While back in the USA on a project for a couple of weeks, I missed the news that the BBC had ditched Alan Green.

The abrasive and forthright BBC football commentator for Radio 5Live has been effectively pushed out after 45 years as one of the most recognizable, and for some, the most despised voice behind the matchday microphone.

The Beeb have decided not to renew his Radio 5 Live contract this summer, a decision which displeased the 67-year old greatly.

Green lamented an interview with Henry Winter in The Times, “They have shown me very little respect in how that is ending. I feel a mixture of disappointment and anger. I don't think it's justified. I was basically told, 'You don't fit our profile.' I got a fair idea of what they meant by just listening to the output over the last year or so. There isn’t an ageist, sexist, racist bone in my body.

"I only care about ‘Can somebody do the job?’ There are new people in favour. They match the requirements in terms of ‘bants’ — banter with presenters.”

Green also criticised the BBC's decision to drop Mark Pougatch as well as its flagship sports news show, Sportsweek, last year, describing the latter as "a much-respected programme that was discarded”.

“It’s not the organisation I loved for so many years,” Green added.

“I hear about [the departure of] Mark Pougatch, an absolutely outstanding presenter, and I’m really pleased that he is valued by so many other people [like BT Sport] that he probably doesn’t notice not doing 5 Live any more. Certain people have been discarded wrongly in pursuit of change. That’s OK if it is thought through and it works but I’m not sure it is working.”

Many Evertonians hated having to listen to him purely because of his obvious and perennial bias toward Liverpool FC, who could do no wrong. But, as a commentator on the live game, his skill and dexterity in capturing and conveying the atmosphere and tension of the match was certainly a gift that he honed to unique perfection over

those many years behind the microphone.

He 'graduated' to Match of the Day in 2014 but didn't feel it was going anywhere and gave that up three years ago.

Green commented on his departure from MotD: “It’s not a big deal. I was doing, at most, 10 commentaries a season.

“There’s nothing sinister there. It’s just that I’d get a game and often be fifth or sixth in the running order, so it wasn’t really going anywhere.

“The team on Match of the Day were really good to work with and it’s been good to do television commentary, so I suppose the scratch has been itched, yes.”

Much of this was made public via an interview with Henry Winter in The Times, which continues:

The BBC defends its position, as a senior source says: “Yes, the BBC is having to look at its strategy for young audiences otherwise we will become quickly irrelevant, but that does not come at the expense of authority, knowledge and experience.”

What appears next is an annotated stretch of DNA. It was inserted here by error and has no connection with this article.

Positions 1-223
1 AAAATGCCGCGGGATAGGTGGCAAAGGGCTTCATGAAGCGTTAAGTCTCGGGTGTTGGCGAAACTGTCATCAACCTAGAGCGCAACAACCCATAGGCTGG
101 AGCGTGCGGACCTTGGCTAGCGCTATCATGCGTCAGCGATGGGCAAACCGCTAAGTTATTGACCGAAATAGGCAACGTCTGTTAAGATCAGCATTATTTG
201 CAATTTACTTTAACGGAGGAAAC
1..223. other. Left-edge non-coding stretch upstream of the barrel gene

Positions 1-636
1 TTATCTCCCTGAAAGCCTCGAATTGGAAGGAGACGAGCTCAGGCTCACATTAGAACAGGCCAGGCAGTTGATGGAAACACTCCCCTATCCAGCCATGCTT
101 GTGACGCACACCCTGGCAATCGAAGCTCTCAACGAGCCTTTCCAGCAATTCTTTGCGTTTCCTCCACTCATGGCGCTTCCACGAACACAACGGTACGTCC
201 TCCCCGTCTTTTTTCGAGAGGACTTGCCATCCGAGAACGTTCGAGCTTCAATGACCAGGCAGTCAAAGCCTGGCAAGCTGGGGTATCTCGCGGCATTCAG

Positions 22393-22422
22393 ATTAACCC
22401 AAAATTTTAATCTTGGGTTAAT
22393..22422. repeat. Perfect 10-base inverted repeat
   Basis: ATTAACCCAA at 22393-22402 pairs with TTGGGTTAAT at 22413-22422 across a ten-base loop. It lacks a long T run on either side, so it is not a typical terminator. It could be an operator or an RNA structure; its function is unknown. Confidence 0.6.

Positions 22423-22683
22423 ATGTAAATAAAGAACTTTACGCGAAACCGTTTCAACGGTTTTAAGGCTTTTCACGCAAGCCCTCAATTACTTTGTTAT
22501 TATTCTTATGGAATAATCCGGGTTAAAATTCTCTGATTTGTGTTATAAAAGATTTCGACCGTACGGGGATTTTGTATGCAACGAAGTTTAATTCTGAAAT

What seems strange about the BBC not wanting to keep Green is that, in many ways, he is the ideal commentator for many in this era who want spiky opinion. “Being honest is the only way I know how to do it,” he says. It’s brought him some run-ins, most notably with Sir Alex Ferguson and Sam Allardyce.

“I had immense respect for Alex in what he did as the manager of Manchester United. It is a matter of great sadness to me that we haven’t spoken for 28 years,” Green adds.

“It was all about one incident when he misled the Friday press conference about team news [about Mark Hughes’s availability]. I was doing the commentary on the Saturday at Old Trafford and I said,

‘I’ve learned not to listen to any propaganda that might be coming out of the manager’s afternoon office on a Friday. I will try to recognise the United players when they come out on to the pitch!’

It was done as much for humour but, by God, somebody obviously told him, and he confronted me, and he said, ‘You don’t fucking pick my team’.

I said, ‘Don’t tell me fucking lies, tell me nothing.’ 28 years of silence since.

“With Allardyce, I just didn’t like the style of football his teams tended to play. I do remember going up to him at the end of one season, 2004, when Sam was out working [at the European Championship in Portugal], and I was staying at same hotel. I said, ‘I can’t speak highly enough of how well you have done this season [when Bolton finished eighth].’ I put my hand out, and he turned away.

“I am perfectly happy for people to disagree with me as long as they accepted it was honest and heartfelt. Other people [in broadcasting] say something stupid to provoke a reaction on social media. Definitely! It’s not my style. I get threats on trains, and threats outside certain grounds. You just have to take it and walk on.

“After the 1999 Champions League final, early the following season, I was at Old Trafford, and this guy came up to me, and I thought, ‘Oh, God, what’s he going to say? Is it going to be hostile?’ He said, ‘I’ve got to get you to listen to this.’ And he played his ringtone which was my commentary on the Solskjaer goal! Fantastic!”

Green’s thoughts scrolled back to Manchester United’s semi-final that year against Juventus.

“I always had this gritty admiration for Roy Keane,” he says.

“I thought Roy was immense in terms of his character and drive. I remember vividly the night of the Turin game when Roy was booked and would miss the final. We journalists always got on the plane after the players were already sitting there. Roy was sitting on his own, window seat. I just leant over to him, and said, ‘I’m so, so sorry, you don’t deserve to miss the final, you were key tonight’. He just looked right through me! But I meant every word. Keane, for me, was immense, the way Steven Gerrard was for Liverpool, the way [Jordan] Henderson is now.”

Administrators did not always take kindly to Green’s occasionally withering verdicts.